Listen to the Introductory Talk by Sir William Haley KCMG
With the opening of the Third Programme on Sunday the pattern of the BBC's post-war broadcasting for listeners in (the United Kingdom will be complete. Within that pattern there will, we hope, be many advances and improvements. Each of the three separate services must continually seek to experiment, to innovate, and to raise the general broadcasting standards in its particular field. But the overall pattern itself should for a considerable period remain set. The complications of radio engineering, the difficulties over wavelengths, and indeed the convenience of listeners all demand a settled system of programmes so long as it is well-conceived and adequate.
This matter of adequacy is important. There are many conceptions of the functions of broadcasting, some of them narrowly limited. But a public service such as the BBC has to feel that it is covering the whole range of its possibilities, that it is providing for all classes of its listeners, and that it is, among its other functions, presenting the great classical repertoire in music and drama, and "so far as they are broadcastable" in literature, and the other arts.
To do this within the two services already existing, the regionalised Home Service and the Light Programme, is not possible. Quite apart from the already great pressure upon their time, the basic conceptions of ordinary broadcasting with its news bulletins and other fixed points, its desire in the course of the limited peak listening hours every evening to give some service to every possible taste, restrict to a hampering extent the possibility of devoting the necessary time to the full and frequent performance of great works in their entirety or to the development of those highest forms of music and drama which, while they have a major importance, have, as yet, only a minority audience. The range of the Home Service and the Light Programme is admitted by all who have studied broadcasting programmes throughout the world to be outstanding. But in view of all this, it is not enough.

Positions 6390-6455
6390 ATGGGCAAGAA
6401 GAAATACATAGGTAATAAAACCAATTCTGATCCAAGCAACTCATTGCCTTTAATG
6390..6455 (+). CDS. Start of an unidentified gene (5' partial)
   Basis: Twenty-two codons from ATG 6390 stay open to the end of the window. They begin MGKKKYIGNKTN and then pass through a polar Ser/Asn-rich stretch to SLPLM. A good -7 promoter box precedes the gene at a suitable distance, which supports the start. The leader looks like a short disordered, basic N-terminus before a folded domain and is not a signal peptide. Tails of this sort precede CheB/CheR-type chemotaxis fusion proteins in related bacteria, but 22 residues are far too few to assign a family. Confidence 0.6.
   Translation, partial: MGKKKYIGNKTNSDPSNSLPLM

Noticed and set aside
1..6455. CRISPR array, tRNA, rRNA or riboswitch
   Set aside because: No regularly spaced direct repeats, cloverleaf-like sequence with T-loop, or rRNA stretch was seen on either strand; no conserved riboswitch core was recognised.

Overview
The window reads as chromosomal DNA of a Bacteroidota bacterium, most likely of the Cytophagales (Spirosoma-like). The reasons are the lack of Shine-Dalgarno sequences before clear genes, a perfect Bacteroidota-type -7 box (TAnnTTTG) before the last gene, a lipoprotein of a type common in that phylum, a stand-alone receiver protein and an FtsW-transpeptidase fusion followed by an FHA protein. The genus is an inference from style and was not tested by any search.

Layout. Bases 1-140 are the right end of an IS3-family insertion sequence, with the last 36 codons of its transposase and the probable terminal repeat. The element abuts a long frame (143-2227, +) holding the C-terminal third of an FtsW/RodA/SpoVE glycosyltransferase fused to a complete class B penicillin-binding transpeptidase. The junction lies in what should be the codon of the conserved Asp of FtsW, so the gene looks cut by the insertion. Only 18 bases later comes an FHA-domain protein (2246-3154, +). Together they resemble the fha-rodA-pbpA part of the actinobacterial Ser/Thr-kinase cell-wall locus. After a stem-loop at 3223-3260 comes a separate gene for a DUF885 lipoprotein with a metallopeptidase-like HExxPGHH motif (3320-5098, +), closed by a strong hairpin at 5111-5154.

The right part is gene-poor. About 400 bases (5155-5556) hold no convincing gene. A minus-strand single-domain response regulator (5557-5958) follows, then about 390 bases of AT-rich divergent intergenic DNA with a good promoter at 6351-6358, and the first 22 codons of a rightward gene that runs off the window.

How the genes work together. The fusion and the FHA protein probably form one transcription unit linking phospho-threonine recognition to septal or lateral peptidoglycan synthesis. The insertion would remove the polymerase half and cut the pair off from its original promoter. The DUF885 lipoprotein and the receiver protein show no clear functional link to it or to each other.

The Third Programme will have no fixed points. It will devote to the great works the time they require. It will seek every evening to do something that is culturally satisfying and significant. It will devote occasional series of evenings to some related masterpieces, a Shakespeare historical cycle, all the Beethoven quartets, or a series of Mozart operas. It will, so far as circumstances permit, be international. Concerts, operas, plays will be taken from abroad as landline conditions improve. Its talks will include contributions from the great European thinkers. Its whole content will be directed to an audience that is not of one class but that is perceptive and intelligent.
In declaring these standards the BBC realises that it is aiming high. It may be giving hostages unto fortune. But it is determined to break this new ground. And it believes that the outcome will prove that of all post-war developments in the field of sound broadcasting the Third Programme has the greatest value both to the individual and to the community as a whole.
Broadcasting has reached its post-war pattern sooner than the lifting of restrictions on the consumption of newsprint. In this Radio Times, restricted to a third of its pre-war size, we publish comprehensive details of a week's broadcasting in the BBC's Home Service, the Light Programme, and the new Third Programme. And we have aimed to present these programmes in the way that we believe will satisfy the needs of listeners and meet with their approval.
Each day's programmes are grouped together, and each of the seven days follows the same pattern. The listener's own Home Service and the Light Programme still appear on facing pages, an arrangement that we know is popular: on the next pair of pages there is the Third Programme and a daily summary, giving an overall picture of the individual programmes in all the BBC's regional services, facing a page of reading matter or advertisements.
To keep each of the day's programmes to the same pattern we have had to split up the three pages of articles and regular features that have always appeared before the programmes in RADIO TIMES and distribute them throughout the journal and in the change there is half a page more reading matter.
That is why, this week, your programmes begin on page two.